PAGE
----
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The placement of any facial implant always involves the elevation of the overlying soft tissue as they are placed in the subperiosteal plane. (with the exception of temporal implants) Within this soft tissue lies muscle which is lifted away with the soft tissue elevation. Usually this muscle tissue in the released/elevated soft tissue has no clinical significance to the aesthetic outcome and does not affect the function of the muscle either.

The lone exceptions to this inconsequential effect on the muscle by facial implants is in the lower jaw. At its three corners (chin and jaw angles) the muscle wraps around the end of the bony projection and the continuity of the muscle may be disrupted with implant placement. By definition in chin implants the origin (intraoral approach) or the insertion (submental approach) of the mentalis muscle must be cut to develop the subperiosteal tissue pocket. During closure the two ends of the muscle are sewn back together. This usually causes no aesthetic issues and rarely has any functional sequelae either. (with the occasional exception of tightness of the chin and labiomental fold from intraoral closures)

But the jaw angle area is uniquely different. Its enveloping muscle layer is the pterygomasseteric sling which wraps around the end (gonion) and inferior border of the jaw angle. But rather than being a thick muscle layer it is very thin over the inferior border where the masseter muscle and lateral pterygoid muscles end. While called a sling this is an inaccurate term since the muscle fibers from either side do not cross over the end of the bone and meet. Rather on the very bottom of the bone edge is only a thin periosteal lining.

When placing isolated jaw angle implants or a custom jawline implant it is necessary to elevate the masseter muscle from an intraoral approach. This elevation comes from the thicker part of the muscle superiorly down to its thinner edge at the inferior border. This is where stout osteocutaneous ligaments are found that must be released particularly if any vertical lengthening of the jaw angles is to be done. This is the key maneuver in the procedure and great care must be taken to try and preserve the integrity of the periosteal lining along he bottom edge of the bone.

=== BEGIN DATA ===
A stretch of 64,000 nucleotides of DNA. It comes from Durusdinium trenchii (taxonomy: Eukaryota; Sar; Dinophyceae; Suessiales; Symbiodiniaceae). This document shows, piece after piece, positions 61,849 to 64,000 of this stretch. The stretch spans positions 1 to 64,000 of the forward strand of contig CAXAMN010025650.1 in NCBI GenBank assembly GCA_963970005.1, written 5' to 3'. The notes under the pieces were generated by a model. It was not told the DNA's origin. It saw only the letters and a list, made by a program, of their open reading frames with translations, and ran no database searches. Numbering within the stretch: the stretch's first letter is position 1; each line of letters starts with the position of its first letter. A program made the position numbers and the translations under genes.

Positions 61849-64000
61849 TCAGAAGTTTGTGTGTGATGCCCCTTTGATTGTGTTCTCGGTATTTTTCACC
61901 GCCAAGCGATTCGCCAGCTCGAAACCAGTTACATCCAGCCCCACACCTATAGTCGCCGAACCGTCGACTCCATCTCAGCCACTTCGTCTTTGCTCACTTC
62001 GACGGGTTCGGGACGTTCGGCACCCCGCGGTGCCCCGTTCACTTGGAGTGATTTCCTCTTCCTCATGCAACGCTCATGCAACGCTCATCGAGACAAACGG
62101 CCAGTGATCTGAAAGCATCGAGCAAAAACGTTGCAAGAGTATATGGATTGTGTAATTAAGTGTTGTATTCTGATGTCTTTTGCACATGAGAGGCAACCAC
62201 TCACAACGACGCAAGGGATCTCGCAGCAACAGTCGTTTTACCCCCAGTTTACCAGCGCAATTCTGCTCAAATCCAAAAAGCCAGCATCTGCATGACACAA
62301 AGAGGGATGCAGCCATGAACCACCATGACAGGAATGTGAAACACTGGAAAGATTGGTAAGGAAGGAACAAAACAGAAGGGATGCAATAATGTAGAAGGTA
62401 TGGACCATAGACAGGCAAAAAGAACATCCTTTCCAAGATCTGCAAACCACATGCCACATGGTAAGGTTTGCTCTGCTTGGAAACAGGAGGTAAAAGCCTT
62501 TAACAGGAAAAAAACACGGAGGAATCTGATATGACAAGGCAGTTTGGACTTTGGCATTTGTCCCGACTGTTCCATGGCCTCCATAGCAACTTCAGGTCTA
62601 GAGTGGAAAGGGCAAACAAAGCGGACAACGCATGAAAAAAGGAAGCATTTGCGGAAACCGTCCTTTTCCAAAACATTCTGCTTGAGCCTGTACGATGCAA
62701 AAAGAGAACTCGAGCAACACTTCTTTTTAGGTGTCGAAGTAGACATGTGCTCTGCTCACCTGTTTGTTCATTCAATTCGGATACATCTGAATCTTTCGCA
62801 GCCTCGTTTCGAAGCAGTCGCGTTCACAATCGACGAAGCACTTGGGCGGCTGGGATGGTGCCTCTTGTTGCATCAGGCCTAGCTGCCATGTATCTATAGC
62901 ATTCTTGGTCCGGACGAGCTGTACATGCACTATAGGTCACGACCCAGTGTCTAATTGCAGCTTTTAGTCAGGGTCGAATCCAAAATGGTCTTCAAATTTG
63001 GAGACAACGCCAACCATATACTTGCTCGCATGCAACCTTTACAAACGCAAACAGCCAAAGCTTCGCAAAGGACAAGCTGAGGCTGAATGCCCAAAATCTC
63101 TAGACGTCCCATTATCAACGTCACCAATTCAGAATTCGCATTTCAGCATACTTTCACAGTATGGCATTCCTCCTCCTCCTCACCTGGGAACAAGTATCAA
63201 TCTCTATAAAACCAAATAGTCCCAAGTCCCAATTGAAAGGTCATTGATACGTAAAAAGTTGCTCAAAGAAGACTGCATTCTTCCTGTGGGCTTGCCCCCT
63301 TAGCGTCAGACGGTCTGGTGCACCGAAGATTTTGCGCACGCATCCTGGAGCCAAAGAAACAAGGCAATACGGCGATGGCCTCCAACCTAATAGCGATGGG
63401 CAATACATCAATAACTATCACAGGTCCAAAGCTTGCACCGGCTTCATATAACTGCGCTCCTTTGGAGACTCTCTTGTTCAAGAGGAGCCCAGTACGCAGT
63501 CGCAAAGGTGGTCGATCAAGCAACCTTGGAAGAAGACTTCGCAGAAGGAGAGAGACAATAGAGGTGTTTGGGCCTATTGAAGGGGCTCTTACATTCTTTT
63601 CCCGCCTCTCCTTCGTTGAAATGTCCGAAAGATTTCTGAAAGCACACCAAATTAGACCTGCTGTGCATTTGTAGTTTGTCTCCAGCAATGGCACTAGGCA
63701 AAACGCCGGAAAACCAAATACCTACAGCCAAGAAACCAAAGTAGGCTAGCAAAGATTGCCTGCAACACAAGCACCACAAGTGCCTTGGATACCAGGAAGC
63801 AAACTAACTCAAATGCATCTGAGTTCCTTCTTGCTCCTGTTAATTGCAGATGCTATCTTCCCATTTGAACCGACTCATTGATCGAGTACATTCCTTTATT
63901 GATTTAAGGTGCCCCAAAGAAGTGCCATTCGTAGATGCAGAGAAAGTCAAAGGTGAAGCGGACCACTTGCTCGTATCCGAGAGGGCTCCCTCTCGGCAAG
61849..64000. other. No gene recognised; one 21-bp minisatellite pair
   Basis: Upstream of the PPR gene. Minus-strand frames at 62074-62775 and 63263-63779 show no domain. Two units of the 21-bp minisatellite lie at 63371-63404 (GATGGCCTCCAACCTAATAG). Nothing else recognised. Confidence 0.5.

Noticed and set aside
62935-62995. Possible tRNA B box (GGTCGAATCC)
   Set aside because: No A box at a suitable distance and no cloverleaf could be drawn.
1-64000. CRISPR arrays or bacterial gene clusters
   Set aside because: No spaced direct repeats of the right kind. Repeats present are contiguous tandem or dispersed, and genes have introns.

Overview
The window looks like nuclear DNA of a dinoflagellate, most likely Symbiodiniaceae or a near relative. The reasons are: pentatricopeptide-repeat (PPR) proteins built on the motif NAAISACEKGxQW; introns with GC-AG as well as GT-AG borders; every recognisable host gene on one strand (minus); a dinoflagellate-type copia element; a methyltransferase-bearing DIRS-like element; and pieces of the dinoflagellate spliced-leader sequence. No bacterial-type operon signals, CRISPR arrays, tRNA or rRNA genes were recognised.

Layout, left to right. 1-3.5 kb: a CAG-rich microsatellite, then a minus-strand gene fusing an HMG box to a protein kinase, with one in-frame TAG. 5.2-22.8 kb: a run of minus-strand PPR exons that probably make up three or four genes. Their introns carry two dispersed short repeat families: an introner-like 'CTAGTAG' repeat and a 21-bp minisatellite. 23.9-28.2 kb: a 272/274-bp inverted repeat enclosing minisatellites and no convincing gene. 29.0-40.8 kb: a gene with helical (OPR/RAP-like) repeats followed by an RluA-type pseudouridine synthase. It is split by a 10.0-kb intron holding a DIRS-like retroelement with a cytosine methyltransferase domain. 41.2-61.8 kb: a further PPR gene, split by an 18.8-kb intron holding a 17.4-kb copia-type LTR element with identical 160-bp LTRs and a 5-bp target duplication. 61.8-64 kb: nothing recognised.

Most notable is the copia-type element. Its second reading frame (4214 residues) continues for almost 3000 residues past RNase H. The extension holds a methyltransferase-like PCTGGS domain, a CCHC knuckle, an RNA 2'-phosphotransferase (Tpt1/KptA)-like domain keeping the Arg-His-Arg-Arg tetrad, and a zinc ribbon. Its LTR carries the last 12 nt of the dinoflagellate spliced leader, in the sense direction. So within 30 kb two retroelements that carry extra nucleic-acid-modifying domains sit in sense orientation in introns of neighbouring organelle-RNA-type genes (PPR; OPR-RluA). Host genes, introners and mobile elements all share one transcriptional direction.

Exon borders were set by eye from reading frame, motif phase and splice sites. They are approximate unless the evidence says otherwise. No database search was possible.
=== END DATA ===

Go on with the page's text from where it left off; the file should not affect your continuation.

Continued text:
If the thin bottom of this periosteal sling gets disrupted, masseteric muscle retraction may occur. The degree of the retraction depends on the extent of the disruption as well as the size of the implant. While this has no functional impact on muscle function (jaw closing) the aesthetic sequelae is the lack of full soft tissue thickness over the angle portion of the implant. This is seen as two distinct edges externally, a skeletonized implant projection at the jaw angle and a thicker oblique edge line of muscle superiorly. A cadaver dissection of a jaw angle implant placement with the periosteal lining incised using a direct incision over it to demonstrates what happens with masseteric muscle disinsertion.

Masseteric muscle disinsertion is easily confused with implant reveal which is an inplant design issue. The bony jaw angle has a rounded shape and not a square one. The width of the masseter muscle is made to match the bone length and shape. If a jaw angle design is made more square the muscle is unable to follow it posteriorly because it does not have the natural width to cover that portion of the implant. In essence the jaw angle tip/portion of the implant sticks out behind the muscle even with an intact pterygomasseteric sling.

To avoid implants reveal the jaw angle shape needs to be kept more rounded  particularly if vertical lengthening is needed.

Masseteric muscle dehiscence can be avoided intraoperatively by careful subperiosteal elevation and osteocutaneous ligament release. Implant reveal can be avoided preoperatively by an implant design that does not exceed the ability of the muscle to contain it.

Dr. Barry Eppley

Indianapolis, Indiana

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